Managing stressed employees isn’t easy, but it’s something almost every manager and team leader will have to deal with, probably more than once. Usually it’s up to the manager to take the lead in sorting things out.
If you think about it, what do you do when you’re stressed? You try to hide it. Stress is so often seen as a sign of weakness. You might be afraid that it will affect how people think of you, or your chances for promotion. Your stressed-out employees feel the same way and act the same way. So part of your role as a manager is to look out for signs of stress and find ways to fix or reduce it.
How do you know if you have stressed employees?
Start by observing employee behaviour.
- During Zoom meetings, do certain employees keep their video switched off? Do they contribute via the chat option rather than joining in verbally?
- In a face-to-face workplace, do they avoid social interactions with the team? Avoid morning teas or Friday drinks?
- If the cause of the stress is outside the workplace, you may notice people arriving late for work, or leaving right on time, regularly. There may even be lots of absences.
- Are they underperforming? In particular, are they performing less well than they used to, or than you would expect from them?
All of these behaviours can be signs of stress. It’s time to take action, even if just to find out what’s really happening.
What’s the first thing to do when you notice stress in your team?
You can either call the person in for a chat, or arrange to bump into them ‘by chance’ at the coffee machine.
This first talk usually goes something like:
Hey, Jan, I notice you haven’t been yourself lately. Is everything going OK for you?’
‘No, I’m fine.’
‘OK. That’s good. Just know that if you want to talk about anything, I’m here.’
Unless behaviour has disrupted bottom-line productivity, deadlines or something similar, there’s not much more you can do at this stage.
The conversation may feel ineffective to you, but it does two things:
- It allows your team member to know that you’re there for them. If they feel safe with you, at a later point they may come in and have a conversation about what’s stressing them.
- It also lets them understand that their behaviour has been noticed. This puts them in a space to consider what they can do about the situation.
The options available to your team member depend on what’s causing the stress.
It could be something external to work. Maybe their partner is leaving them and they’re worrying about how to look after the children. Maybe it’s a workplace issue – they might have been allocated a new task or project and have no idea how to tackle it.
But at the very least, they start thinking about whether they need to explain anything to you, or how to approach resolving the situation.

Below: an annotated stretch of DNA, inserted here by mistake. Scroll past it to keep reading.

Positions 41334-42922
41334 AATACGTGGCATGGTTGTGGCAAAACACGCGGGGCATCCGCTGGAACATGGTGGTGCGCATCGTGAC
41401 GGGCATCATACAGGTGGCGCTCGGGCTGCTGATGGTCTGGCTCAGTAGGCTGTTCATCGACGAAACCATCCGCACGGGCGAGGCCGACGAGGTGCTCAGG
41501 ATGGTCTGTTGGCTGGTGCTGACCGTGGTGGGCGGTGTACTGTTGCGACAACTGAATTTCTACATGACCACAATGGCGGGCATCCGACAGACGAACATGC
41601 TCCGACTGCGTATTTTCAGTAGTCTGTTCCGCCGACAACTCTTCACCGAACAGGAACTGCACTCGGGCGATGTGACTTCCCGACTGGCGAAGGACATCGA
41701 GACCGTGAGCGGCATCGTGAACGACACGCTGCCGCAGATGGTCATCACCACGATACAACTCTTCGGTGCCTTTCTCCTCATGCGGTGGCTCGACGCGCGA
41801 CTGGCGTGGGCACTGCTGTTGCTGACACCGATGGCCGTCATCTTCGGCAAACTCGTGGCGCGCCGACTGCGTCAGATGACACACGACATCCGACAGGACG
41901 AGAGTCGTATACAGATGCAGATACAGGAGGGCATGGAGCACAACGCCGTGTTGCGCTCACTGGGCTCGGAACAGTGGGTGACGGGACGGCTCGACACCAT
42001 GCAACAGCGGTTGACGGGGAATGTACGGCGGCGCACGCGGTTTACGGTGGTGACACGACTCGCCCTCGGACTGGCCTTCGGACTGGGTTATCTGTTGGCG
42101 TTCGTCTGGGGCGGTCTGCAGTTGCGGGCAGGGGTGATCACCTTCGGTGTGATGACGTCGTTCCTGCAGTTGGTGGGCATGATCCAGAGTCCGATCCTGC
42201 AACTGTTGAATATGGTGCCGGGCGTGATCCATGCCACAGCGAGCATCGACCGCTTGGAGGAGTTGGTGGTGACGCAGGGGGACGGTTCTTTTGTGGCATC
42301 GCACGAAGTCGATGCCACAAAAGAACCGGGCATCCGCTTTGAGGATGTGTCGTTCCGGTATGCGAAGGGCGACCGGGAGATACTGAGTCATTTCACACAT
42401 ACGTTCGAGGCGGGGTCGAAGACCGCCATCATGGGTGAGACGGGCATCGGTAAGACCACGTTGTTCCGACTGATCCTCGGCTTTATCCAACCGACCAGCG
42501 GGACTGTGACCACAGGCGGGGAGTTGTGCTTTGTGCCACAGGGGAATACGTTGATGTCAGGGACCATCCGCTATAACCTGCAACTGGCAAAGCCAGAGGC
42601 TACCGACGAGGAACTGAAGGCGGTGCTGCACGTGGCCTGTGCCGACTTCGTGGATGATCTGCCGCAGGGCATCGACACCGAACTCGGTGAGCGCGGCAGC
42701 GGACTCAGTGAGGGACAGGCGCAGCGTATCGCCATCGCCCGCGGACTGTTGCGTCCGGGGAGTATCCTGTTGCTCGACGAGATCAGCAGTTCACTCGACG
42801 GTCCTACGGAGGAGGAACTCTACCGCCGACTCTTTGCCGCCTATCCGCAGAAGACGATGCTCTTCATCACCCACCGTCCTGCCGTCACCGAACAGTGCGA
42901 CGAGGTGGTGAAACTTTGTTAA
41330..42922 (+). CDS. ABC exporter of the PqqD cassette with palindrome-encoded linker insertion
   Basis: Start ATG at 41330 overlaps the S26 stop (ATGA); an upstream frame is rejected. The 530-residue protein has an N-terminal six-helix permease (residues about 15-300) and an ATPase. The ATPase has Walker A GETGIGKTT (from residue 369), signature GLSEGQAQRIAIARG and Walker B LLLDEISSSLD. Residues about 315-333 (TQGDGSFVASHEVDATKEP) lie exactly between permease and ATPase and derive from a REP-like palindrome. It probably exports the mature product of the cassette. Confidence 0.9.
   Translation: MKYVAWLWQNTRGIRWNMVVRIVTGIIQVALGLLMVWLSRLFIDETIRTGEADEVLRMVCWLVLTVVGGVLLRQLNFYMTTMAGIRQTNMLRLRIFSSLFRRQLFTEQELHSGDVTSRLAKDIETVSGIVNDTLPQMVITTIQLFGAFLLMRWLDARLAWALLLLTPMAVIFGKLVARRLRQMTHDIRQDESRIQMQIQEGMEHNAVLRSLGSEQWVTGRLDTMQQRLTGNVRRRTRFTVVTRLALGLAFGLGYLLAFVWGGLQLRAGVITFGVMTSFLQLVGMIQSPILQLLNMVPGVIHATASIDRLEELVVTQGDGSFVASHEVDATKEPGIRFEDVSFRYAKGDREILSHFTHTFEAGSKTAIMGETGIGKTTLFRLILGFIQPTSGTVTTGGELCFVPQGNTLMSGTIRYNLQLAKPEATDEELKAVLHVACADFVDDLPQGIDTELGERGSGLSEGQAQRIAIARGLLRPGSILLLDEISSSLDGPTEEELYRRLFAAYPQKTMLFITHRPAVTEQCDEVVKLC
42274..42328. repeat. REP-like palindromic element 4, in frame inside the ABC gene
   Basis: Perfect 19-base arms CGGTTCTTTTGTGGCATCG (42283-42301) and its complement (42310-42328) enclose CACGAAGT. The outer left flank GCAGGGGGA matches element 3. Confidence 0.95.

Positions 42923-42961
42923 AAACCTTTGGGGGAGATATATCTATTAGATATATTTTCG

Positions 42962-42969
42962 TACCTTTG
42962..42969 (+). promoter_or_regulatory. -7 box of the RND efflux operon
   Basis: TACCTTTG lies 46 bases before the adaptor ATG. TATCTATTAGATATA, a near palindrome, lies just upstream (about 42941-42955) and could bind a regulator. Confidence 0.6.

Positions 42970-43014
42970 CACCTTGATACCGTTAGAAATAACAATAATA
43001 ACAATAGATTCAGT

What are the next steps?
How things proceed from this point depends on two things – what the stressor is, and how the employee reacts.
If the stressed employee’s behaviour doesn’t change
After a week or so, you need to follow up with a further conversation. This is less casual – it’s not just a chat in the corridor. You might ask them to pop in for 10 minutes in the afternoon. Or you might ask them to stop what they’re doing and talk to you now. This option doesn’t leave any time gap for anticipation to build up.
In this more formal chat, you really do need to get some idea what’s going on. At the very least, whether there’s a workplace issue or an external issue. Otherwise you can’t fix anything.
If there’s a workplace skills issue
Sometimes, your employee has taken on a new task, or the process for an existing task has changed. They don’t have the new process down pat.
If this is the case, be supportive. Some good words to use are:
How can I best support you here?
What’s your best way of learning?
We all learn so differently. Some people like to read instructions, others want to be shown, then do it themselves. Match training to your employee’s learning style and you’re already reducing stress!
If it’s an issue with another member of staff
Encourage them to be open about the issue and decide if mediation between the two people would be appropriate. You would need to gain permission from the person making the complaint of course, and then have a discussion with the other person. That might be enough and the situation may ease off. Perhaps it’s a case of making ‘reasonable adjustments’ – such as relocating where one person sits.
Not everyone is expected to get along with everyone else, although some level of tolerance needs to be displayed.
If it’s a personal matter
This is an ideal time to offer your company’s EAP service.
But once again, show understanding and empathy.
Do you know that our workplace pays into an employee assistance programme? That means that you’re entitled to five (or whatever the number of allocated sessions is for your organisation) absolutely confidential sessions to talk about personal issues. Do you think that would be of help to you?
This phrasing by the manager or leader will help the employee accept the idea of an EAP.
They may say they’ve tried it before. If it was at another firm, suggest that your EAP may have a counsellor who is a better fit for you.
In every case, your first goal as a manager is to use dialogue which builds trust and respect. The more you can encourage the person to open up to you, the more opportunity there is to work together on a solution.
The bottom line is, highly stressed employees affect productivity. If you can help them, it not only makes them happier, it also helps the company perform. So it’s worth trying to do it right!